High Numerical Aperture Objectives
TIRFM instrument configurations lacking a prism have been developed to take advantage of high numerical aperture immersion objectives to both produce excitation illumination at supercritical angles and to retrieve fluorescence information emitted by the specimen. This tutorial explores the effect of objective numerical aperture on incident angles in TIRFM.
The tutorial initializes with the objective numerical aperture set to 1.42, the refractive index between the front lens and the glass coverslip equal to 1.52, and a corresponding incident angle of 72.4 degrees. To operate the tutorial, use the Numerical Aperture slider to adjust the value of the virtual objective's numerical aperture between 1.2 and 1.65. At numerical apertures below 1.38, total internal reflection is not achieved and the incident beam passes through the objective, immersion oil, and microscope coverslip before it is refracted into the atmosphere according to Brewster's angle. In the numerical aperture range between 1.39 and 1.45, the refractive index of the immersion medium and the glass coverslip is 1.52, and incident angles for total internal reflection are calculated based on this value. At numerical apertures between 1.46 and 1.65, the refractive index is assumed to be 1.78 for the immersion oil and coverslip. Varying the numerical aperture will either increase or decrease the incident angles, which are calculated and displayed in the upper left-hand corner of the tutorial window.
This technique can be performed inexpensively using any upright or inverted fluorescence microscope without a specialized prism. Among the benefits of using objectives for excitation are the ability to utilize standard mercury or xenon arc light sources to replace, or complement, external laser illumination. Specimen preparation, manipulation, and observation is also simplified because open Petri dishes or culture chambers can be illuminated from beneath the stage, providing unobstructed access to cells or tissues that are being studied. The method also enables rapid interconversion between illumination modes (laser to arc lamp), often by closing a shutter and repositioning a beamsplitter or mirror, without major microscope reconfiguration. Finally, objective illumination TIRFM techniques also are able to provide illumination over small spots (a micron or two) or entire fields, and can be made visually free of interference fringes.
Objectives with a numerical aperture equal to or exceeding 1.4 have been successfully employed for prismless TIRFM to produce the necessary supercritical incident angle in order to excite the specimen with an evanescent field. The incident beam must be constrained to pass through the periphery of the objective's pupil and must emerge from the front lens and into the immersion fluid with only a narrow spread of conical angles. To assure proper trajectory through the objective, the incident laser (or appropriately restricted arc lamp) beam is focused off-axis at the objective rear focal plane. Light emerges into the immersion oil (having a refractive index of 1.518 to 1.78, depending upon objective numerical aperture) at a maximum angle, which is given by the equation:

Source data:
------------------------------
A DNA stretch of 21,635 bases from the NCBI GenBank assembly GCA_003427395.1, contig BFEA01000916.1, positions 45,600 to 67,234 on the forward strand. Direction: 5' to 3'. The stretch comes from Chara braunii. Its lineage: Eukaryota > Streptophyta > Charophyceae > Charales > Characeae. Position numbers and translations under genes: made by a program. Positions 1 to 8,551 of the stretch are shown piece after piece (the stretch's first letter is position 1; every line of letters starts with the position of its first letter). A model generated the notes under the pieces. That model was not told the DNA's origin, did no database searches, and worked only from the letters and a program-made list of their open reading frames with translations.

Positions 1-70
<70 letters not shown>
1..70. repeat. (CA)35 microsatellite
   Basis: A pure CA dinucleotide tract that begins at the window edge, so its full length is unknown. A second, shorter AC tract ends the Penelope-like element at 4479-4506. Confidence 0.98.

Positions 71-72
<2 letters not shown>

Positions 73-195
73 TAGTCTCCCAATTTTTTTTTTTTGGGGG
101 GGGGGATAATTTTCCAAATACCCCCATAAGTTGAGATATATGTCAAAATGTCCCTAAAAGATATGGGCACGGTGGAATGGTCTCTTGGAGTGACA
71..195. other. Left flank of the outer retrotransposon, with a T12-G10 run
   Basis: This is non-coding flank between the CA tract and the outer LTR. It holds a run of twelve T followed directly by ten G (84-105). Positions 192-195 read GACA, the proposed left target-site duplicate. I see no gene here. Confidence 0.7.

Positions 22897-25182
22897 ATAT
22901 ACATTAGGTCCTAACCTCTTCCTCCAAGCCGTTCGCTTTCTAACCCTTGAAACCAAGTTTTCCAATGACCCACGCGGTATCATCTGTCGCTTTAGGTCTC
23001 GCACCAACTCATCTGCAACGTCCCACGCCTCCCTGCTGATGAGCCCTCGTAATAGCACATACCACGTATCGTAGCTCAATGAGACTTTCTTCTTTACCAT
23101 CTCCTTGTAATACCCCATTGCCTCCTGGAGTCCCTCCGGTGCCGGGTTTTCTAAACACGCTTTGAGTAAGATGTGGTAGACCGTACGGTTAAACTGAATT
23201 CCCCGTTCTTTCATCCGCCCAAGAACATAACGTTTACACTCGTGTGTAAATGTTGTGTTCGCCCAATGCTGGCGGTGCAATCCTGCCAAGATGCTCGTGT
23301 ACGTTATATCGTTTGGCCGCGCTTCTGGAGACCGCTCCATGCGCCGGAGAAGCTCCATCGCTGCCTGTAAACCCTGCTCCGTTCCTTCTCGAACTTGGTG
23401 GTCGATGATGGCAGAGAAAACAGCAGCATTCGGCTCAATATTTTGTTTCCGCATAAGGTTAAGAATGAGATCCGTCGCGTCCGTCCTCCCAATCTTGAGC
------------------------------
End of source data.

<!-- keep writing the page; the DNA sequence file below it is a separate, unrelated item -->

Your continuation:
where n(2) is the refractive index of the imaging medium (immersion oil) and θ is the half-angle of the objective aperture. For total internal reflection to occur at the specimen surface, θ must exceed the critical angle (θ(c)), which is given by:
And rearranges to:
where n(1) is the refractive index of the liquid (water or buffer) at the total internal reflection interface. The result is a critical angle of 61.4 degrees when aqueous buffer and glass comprise the interface media. Light rays emerging from the objective can form a maximum angle (θ(m)) that is dictated by the numerical aperture of the objective. Because only those rays propagating at angles greater than the critical angle will produce an exponentially decaying evanescent field at the interface, the condition imposed on the objective for total internal reflection is:
From these equations, it is evident that the objective numerical aperture must exceed n(1), preferably by a substantial margin. This is not a problem when the objective has a numerical aperture of at least 1.4, and the interface consists of an aqueous buffer having a refractive index of 1.33 coupled to a glass microscope slide (or coverslip with a refractive index of at least 1.52). However, for viewing inside a cell, which has a refractive index ranging from 1.36 to 1.38, the objective numerical aperture produces a very thin margin for total internal reflection observation. Newer objectives having numerical apertures ranging from 1.45 to 1.65 have been developed for TIRFM, which allow greater incident angles and more control over the evanescent field penetration depth.